All three of these factors are necessary to paint a complete picture of the patient’s understanding and wishes and should be documented, but often are not.
Conversations with a patient (or their family/friends) are sometimes the basis for misunderstandings that can turn into a complaint or claim. A helpful habit is to record at least the general theme of salient conversations, since you are unlikely to remember them later.
A good discharge summary necessarily requires analysis and synthesis on your part. Therefore, pasting together a patchwork of previous notes will rarely result in a product useful to a subsequent provider.
Take care to ensure your discharge summaries are clear about medication details and follow-up plans (often deficient in resident-authored discharge summaries).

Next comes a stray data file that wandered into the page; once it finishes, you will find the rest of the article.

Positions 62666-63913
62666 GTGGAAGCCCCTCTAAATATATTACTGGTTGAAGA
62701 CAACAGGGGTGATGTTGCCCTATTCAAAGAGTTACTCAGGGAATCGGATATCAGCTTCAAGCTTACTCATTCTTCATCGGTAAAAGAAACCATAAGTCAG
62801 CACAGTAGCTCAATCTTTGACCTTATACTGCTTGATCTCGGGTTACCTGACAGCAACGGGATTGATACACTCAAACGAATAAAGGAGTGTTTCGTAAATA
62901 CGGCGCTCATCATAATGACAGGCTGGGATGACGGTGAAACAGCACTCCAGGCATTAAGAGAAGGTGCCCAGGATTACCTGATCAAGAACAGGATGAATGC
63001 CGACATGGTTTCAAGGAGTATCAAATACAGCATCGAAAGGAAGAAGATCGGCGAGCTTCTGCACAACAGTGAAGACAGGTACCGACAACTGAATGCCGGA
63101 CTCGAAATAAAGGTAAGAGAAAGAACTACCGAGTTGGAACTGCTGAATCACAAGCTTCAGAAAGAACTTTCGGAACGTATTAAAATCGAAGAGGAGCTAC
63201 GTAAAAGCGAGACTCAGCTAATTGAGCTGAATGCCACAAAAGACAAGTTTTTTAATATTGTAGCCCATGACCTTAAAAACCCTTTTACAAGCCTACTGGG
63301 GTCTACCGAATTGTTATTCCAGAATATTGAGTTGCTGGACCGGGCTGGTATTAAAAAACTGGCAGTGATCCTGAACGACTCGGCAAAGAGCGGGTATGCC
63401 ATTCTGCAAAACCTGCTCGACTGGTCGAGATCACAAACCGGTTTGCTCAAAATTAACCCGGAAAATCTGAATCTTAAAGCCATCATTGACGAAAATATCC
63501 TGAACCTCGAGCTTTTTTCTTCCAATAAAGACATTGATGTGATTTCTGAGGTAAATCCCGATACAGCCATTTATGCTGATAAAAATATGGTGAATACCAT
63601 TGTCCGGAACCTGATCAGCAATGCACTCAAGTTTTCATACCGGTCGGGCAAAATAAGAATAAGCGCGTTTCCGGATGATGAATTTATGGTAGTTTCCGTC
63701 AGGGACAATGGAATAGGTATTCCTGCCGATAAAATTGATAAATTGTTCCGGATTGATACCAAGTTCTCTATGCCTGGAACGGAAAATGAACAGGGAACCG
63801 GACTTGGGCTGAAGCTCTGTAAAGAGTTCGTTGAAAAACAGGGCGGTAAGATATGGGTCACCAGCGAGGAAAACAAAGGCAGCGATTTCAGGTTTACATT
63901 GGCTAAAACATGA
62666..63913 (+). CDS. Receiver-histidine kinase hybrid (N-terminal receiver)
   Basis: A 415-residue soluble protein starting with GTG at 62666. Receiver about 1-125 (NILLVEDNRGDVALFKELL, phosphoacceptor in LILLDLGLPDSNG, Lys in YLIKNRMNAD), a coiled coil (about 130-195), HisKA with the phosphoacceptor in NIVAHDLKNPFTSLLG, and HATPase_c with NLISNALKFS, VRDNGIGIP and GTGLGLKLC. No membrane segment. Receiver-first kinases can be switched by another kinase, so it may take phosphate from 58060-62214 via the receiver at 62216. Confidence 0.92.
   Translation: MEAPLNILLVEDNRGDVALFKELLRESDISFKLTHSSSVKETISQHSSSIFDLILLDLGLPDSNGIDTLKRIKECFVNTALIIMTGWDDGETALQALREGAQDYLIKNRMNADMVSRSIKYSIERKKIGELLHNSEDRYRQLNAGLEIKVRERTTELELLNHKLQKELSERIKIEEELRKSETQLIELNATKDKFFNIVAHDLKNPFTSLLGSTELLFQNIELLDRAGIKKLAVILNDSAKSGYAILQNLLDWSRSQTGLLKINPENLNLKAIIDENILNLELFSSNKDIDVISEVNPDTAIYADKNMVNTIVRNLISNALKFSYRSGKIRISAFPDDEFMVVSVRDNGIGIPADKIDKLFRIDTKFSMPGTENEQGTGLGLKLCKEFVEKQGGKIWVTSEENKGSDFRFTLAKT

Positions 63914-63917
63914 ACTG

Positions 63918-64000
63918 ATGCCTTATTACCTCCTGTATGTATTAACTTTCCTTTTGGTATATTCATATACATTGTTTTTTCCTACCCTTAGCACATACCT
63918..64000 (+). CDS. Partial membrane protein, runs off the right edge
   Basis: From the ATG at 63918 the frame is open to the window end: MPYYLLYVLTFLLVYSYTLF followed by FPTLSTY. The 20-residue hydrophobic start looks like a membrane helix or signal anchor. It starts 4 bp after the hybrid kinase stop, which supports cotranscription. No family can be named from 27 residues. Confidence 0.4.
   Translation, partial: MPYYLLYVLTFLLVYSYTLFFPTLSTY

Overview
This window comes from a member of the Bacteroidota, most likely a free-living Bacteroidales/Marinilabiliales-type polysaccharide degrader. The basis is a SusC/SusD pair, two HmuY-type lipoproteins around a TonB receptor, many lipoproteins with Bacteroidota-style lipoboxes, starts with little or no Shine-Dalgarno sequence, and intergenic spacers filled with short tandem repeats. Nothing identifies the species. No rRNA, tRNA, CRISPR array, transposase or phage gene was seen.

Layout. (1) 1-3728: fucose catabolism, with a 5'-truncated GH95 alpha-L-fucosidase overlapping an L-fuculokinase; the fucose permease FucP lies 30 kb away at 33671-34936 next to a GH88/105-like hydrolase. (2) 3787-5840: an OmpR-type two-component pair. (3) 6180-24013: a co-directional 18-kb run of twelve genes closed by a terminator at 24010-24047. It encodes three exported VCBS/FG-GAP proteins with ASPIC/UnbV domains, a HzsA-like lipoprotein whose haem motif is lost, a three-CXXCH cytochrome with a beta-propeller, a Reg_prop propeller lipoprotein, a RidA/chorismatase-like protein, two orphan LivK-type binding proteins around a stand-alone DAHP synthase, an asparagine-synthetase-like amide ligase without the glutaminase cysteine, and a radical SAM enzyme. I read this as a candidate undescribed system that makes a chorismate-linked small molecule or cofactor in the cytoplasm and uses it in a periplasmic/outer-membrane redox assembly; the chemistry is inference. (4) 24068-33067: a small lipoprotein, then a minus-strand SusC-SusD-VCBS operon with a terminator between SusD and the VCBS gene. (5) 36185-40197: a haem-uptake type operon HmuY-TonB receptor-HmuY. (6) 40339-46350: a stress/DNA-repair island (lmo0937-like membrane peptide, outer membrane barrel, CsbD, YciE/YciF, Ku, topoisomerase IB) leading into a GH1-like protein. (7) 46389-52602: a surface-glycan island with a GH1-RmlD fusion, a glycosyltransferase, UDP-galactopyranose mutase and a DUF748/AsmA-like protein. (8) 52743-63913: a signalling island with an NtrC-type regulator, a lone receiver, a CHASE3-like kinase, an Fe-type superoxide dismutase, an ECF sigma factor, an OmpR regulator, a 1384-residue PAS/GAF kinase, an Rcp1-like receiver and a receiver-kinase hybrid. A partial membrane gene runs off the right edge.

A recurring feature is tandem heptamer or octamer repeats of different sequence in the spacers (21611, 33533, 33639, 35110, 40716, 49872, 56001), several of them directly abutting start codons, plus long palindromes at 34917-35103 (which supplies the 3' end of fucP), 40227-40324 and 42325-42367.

As noted above, conversations are important — especially those related to discharge — because it is often a stressful time for patients. Verbally emphasize and repeat the most important information to patients (e.g., time frame for follow-up, when to go to the emergency department), and note that you did so.
Patient harm-related events
No universally-accepted set of definitions currently exist to describe events that result in (expected or unexpected) harm to a patient (e.g., complication, medical error, safety event).
When harm does occur, consult with your attending on how it should be documented; generally, be factual and avoid blame. It is not your job to determine who or what contributed to or caused a particular event. Institutional policy plays a big role in how harm-related events are handled and documented.